Physics colloquium-“Toward a 100% Renewable Power Grid: Reality or Rhetoric?”
February 26 @ 4:00 pm
Abstract: There is growing interest, along with many state and local policy initiatives, for various regions to derive 100% of their electricity from renewable sources. But there are a number of economic and technical challenges associated with making this a reality. This talk will focus on three of the big challenges to increasing our use of wind and solar energy on the power grid. First, how can we maintain a cost-effective grid with large amounts of wind and solar producing energy even when it is not needed? Second, how can we ensure the grid can reliably supply electricity during hot summer afternoons when demand is highest? Third, how can we maintain a stable grid with generators that don’t provide the traditional frequency-responsive services necessary to prevent blackouts? This talk will discuss the tools that researchers at the National Renewable Energy Laboratory—and others around the world—are using to address these challenges, and provide an overview of some of the outstanding challenges that future graduates of the Colorado School of Mines will help solve.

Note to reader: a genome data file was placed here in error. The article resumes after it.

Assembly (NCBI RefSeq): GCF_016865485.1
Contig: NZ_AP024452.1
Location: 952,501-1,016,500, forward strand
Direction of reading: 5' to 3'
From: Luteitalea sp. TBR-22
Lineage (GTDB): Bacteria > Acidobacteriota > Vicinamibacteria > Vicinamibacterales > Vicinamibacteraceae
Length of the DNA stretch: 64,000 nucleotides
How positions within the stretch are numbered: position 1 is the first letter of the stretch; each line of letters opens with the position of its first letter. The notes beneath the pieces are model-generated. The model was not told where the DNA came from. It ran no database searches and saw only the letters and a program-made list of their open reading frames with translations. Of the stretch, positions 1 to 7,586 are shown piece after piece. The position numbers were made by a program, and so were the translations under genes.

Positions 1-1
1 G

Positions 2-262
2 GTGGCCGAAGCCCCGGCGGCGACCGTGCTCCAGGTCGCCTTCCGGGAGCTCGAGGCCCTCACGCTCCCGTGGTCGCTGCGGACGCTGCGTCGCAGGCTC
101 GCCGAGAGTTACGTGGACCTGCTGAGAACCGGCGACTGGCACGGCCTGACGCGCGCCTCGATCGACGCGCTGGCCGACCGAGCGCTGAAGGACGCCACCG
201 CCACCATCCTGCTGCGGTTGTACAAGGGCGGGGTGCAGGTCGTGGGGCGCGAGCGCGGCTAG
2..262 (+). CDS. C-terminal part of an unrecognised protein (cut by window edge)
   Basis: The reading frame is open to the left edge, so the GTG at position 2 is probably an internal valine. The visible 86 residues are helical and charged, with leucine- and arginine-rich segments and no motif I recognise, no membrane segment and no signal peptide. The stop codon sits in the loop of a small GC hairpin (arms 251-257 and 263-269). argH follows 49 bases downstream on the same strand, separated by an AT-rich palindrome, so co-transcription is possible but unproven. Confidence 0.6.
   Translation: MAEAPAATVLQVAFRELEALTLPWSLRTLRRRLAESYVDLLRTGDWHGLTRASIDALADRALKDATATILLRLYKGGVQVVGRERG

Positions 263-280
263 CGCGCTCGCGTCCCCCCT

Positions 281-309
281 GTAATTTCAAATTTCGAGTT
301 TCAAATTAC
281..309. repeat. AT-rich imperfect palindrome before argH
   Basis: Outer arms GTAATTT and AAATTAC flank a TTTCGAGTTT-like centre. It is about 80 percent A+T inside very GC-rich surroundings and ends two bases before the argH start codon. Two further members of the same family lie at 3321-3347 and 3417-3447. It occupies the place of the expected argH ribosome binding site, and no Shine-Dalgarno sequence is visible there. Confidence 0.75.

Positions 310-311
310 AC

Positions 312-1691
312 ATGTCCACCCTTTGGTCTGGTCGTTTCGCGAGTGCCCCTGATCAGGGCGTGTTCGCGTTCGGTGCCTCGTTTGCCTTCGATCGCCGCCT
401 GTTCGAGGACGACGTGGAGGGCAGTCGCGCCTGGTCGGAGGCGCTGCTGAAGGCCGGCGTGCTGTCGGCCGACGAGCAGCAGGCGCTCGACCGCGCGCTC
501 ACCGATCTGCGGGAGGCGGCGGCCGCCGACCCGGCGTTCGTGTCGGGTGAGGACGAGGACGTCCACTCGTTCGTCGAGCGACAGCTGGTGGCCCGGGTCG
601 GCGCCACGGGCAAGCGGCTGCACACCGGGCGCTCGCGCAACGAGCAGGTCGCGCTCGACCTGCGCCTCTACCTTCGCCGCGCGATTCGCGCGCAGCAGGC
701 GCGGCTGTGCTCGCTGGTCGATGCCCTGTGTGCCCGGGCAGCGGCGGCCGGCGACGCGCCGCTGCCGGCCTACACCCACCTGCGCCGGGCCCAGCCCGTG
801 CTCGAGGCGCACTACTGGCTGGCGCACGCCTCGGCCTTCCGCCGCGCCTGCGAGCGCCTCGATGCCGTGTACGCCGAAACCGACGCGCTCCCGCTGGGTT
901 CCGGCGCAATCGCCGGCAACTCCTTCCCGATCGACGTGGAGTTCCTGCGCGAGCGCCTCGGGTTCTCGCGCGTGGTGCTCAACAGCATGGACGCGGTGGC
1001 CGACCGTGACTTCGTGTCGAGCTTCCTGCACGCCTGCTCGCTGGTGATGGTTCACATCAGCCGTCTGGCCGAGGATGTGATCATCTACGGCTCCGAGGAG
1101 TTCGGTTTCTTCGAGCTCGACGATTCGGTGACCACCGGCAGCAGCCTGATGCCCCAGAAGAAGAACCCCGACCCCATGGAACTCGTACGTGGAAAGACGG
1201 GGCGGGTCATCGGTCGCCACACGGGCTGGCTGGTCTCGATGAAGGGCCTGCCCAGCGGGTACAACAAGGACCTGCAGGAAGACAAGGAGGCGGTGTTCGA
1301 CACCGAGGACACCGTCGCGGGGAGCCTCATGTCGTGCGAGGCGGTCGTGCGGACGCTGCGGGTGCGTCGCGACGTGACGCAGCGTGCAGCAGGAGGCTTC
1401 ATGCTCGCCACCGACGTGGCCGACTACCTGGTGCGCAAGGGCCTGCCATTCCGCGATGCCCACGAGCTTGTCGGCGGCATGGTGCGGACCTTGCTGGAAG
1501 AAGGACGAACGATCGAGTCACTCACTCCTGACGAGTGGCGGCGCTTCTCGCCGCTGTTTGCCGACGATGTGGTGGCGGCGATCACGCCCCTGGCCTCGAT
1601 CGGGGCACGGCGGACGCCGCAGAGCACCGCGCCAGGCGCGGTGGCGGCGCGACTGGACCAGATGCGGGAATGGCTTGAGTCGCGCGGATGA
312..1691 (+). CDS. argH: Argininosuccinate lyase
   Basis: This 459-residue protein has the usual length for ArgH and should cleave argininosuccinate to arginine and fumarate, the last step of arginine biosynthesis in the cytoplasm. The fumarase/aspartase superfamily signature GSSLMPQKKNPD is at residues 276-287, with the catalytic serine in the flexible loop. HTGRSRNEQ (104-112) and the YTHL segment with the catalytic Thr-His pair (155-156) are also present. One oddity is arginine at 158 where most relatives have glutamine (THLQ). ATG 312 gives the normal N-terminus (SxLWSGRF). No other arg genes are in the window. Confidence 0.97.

Bio: Paul Denholm is a leading researcher in integration of renewable energy at the National Renewable Energy Laboratory. A focus of his work is examining the role of energy storage and other “enabling” technologies to increase the role of wind and solar energy in the power grid. He has pioneered a variety of research methods for understanding the technical, economic, and environmental benefits and impacts of the large scale deployment of renewable electricity generation. He has co-authored over 100 articles related to renewable energy integration.
Berthoud Hall 241